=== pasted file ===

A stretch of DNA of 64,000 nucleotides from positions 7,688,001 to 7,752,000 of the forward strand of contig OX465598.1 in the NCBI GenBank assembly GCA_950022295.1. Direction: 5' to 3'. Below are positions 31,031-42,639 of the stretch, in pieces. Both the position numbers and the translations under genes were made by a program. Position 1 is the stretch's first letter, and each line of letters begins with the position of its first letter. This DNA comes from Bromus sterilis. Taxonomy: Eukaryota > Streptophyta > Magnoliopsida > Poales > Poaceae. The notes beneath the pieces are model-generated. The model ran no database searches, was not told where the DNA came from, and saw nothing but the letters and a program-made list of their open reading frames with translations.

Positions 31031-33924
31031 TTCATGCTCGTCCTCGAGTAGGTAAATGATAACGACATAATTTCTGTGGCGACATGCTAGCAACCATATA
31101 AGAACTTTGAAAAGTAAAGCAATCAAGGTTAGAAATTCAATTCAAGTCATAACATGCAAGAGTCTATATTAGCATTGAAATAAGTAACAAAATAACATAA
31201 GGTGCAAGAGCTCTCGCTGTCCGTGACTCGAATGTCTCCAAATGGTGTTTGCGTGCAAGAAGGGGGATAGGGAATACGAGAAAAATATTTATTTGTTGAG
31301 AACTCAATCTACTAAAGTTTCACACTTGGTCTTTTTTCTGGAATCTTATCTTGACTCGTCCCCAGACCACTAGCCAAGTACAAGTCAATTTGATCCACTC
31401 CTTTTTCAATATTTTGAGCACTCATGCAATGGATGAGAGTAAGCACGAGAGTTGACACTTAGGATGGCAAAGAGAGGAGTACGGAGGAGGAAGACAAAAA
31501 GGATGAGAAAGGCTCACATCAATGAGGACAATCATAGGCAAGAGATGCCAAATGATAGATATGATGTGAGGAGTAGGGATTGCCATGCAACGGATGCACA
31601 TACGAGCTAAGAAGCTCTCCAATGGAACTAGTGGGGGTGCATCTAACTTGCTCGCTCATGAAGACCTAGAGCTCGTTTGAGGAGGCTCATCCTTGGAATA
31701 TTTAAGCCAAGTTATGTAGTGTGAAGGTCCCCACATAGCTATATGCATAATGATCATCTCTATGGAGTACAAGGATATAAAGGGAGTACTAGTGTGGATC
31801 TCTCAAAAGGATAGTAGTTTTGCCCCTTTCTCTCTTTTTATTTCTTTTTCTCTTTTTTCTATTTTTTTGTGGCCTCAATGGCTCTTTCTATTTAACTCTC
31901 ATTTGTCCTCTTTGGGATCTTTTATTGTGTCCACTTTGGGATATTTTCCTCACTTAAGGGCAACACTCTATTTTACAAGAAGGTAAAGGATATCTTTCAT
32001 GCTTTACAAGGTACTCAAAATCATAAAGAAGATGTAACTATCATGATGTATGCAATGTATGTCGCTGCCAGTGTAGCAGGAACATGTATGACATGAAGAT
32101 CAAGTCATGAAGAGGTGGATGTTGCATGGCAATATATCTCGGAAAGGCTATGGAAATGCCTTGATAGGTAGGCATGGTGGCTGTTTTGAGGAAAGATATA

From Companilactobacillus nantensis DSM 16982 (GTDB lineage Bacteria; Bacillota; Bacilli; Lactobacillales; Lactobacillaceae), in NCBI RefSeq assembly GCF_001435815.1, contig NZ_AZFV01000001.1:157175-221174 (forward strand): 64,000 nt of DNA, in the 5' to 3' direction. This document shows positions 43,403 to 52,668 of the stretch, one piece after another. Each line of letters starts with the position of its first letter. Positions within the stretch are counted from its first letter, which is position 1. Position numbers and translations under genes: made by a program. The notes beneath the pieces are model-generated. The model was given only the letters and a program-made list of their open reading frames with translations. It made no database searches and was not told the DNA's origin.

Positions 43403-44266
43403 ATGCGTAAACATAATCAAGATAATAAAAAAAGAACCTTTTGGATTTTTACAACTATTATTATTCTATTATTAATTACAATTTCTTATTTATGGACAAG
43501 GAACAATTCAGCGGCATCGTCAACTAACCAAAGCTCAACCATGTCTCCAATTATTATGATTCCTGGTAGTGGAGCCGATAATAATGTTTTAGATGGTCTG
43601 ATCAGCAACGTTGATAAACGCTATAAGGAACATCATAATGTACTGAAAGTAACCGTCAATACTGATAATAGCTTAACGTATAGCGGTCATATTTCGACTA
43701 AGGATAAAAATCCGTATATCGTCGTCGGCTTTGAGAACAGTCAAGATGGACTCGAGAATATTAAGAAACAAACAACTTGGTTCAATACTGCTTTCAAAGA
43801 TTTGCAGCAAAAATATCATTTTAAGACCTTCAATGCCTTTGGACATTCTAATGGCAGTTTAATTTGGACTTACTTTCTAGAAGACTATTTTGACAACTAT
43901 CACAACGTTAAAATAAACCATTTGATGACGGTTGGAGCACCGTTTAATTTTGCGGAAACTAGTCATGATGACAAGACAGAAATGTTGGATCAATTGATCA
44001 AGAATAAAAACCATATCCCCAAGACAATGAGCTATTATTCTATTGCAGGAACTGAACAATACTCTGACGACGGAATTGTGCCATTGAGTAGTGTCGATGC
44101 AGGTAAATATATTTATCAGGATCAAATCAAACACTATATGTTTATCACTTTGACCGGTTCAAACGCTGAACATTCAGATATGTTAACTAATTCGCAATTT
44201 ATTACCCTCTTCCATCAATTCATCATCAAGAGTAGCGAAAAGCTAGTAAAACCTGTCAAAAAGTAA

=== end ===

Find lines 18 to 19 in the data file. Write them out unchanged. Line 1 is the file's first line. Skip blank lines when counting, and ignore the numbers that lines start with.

43501 GAACAATTCAGCGGCATCGTCAACTAACCAAAGCTCAACCATGTCTCCAATTATTATGATTCCTGGTAGTGGAGCCGATAATAATGTTTTAGATGGTCTG
43601 ATCAGCAACGTTGATAAACGCTATAAGGAACATCATAATGTACTGAAAGTAACCGTCAATACTGATAATAGCTTAACGTATAGCGGTCATATTTCGACTA